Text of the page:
Hair loss is typically dealt with by using cosmetic products. It is an inconvenient occurrence that generally comes with aging and can be explained by the reduced division of cells located at the end of each strand of hair, known as hair follicles. Your immune system deals with infections by producing macrophages from white blood cells called monocytes. Macrophages basically “eat” invading pathogens, like bacteria, in order to prevent infections from occurring. What if I told you that macrophages are also involved in promoting hair growth? Based on the given information on macrophages, it does not seem logical for such a relationship to exist. However, researchers have recently made this striking discovery by chance.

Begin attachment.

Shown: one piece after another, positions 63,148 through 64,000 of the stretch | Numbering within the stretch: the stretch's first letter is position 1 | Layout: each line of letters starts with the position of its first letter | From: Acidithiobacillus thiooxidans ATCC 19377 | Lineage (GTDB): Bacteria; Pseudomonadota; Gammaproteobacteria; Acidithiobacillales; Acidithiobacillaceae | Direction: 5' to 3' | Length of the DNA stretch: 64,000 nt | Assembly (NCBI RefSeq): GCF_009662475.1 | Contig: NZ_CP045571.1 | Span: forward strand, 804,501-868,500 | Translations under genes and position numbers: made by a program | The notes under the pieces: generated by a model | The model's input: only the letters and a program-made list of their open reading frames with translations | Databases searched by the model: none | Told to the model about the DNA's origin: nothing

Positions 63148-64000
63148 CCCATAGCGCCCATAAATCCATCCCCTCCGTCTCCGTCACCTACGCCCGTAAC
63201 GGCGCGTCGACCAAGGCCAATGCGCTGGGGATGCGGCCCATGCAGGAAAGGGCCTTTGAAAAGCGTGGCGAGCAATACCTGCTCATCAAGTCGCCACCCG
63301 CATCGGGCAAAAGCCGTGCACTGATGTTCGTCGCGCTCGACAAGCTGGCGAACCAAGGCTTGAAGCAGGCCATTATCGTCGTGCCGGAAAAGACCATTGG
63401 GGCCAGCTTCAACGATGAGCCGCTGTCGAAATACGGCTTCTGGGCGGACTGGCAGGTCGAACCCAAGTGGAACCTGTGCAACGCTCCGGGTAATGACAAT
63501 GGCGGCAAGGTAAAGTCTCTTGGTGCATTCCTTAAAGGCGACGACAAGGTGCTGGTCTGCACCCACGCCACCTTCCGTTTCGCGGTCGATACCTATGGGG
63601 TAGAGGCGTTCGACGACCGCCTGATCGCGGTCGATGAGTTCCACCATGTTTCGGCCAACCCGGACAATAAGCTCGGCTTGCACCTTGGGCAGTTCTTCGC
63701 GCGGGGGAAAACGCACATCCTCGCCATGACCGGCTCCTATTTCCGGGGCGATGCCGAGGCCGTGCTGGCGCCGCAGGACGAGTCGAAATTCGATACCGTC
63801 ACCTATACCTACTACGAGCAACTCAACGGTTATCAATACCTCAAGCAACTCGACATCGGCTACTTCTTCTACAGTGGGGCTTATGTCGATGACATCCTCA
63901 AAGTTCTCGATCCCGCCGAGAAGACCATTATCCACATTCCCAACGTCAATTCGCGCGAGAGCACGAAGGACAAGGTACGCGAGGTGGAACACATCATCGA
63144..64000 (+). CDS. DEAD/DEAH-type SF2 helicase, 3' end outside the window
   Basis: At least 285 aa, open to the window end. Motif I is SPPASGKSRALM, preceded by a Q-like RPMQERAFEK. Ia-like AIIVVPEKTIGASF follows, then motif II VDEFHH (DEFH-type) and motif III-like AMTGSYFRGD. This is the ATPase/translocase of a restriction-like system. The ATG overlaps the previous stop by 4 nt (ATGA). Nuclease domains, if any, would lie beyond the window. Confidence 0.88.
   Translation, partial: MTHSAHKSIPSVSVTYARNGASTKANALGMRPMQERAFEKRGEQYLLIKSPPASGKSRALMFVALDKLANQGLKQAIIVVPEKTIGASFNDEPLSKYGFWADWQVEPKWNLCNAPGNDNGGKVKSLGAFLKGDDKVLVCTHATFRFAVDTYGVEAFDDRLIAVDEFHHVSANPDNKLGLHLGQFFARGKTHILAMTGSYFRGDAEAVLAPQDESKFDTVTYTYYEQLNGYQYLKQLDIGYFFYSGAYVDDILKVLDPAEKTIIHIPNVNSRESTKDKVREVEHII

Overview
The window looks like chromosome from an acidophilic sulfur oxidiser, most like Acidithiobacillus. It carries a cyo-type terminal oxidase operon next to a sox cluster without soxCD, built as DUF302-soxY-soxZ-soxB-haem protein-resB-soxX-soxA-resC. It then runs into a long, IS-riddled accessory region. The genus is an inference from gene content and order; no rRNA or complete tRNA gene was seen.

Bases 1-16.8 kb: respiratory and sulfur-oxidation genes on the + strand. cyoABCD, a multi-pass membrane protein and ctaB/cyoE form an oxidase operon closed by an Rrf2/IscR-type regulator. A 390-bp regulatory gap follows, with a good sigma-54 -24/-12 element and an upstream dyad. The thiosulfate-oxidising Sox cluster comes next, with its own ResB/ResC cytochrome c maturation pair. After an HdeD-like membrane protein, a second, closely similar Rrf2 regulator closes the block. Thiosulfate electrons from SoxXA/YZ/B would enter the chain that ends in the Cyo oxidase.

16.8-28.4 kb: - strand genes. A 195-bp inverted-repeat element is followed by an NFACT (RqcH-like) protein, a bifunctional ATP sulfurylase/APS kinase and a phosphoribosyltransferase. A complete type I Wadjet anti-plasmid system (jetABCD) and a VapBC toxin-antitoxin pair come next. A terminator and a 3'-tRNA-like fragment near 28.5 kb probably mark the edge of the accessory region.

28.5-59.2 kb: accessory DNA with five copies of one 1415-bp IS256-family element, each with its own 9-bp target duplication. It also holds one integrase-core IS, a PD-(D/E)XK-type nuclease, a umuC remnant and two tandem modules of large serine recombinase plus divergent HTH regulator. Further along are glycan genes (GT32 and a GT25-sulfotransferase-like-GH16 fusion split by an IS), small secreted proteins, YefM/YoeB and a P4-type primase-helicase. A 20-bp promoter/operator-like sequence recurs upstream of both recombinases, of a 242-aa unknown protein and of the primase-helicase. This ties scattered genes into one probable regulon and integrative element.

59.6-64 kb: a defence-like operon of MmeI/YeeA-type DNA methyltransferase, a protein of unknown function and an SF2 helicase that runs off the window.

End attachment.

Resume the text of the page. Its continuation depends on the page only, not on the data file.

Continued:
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Researchers found that in addition to their roles in the immune system, macrophages are also involved in activating hair follicle stem cells in non-inflamed skin. The investigation of this unusual role of macrophages resulted from the observation that mice given anti-inflammatory drugs grew more hair. It has been known that macrophages play an important role in the process of inflammation; as a result, a possible explanation for the mice growing more hair was the relationship between immune cells and stem cells. After experimenting with different types of cells in the immune system, the researchers determined that macrophage-secreted factors activated dormant stem cells, resulting in hair growth.
The results of this research suggests that people facing hair loss could have their problem fixed naturally without needing a hair transplant. The discovery of this unusual role of macrophages may serve as a precedent for future research in the manipulation of stem cells in order to regenerate tissues.
Feature Image Source: my hair is getting so long by emily mucha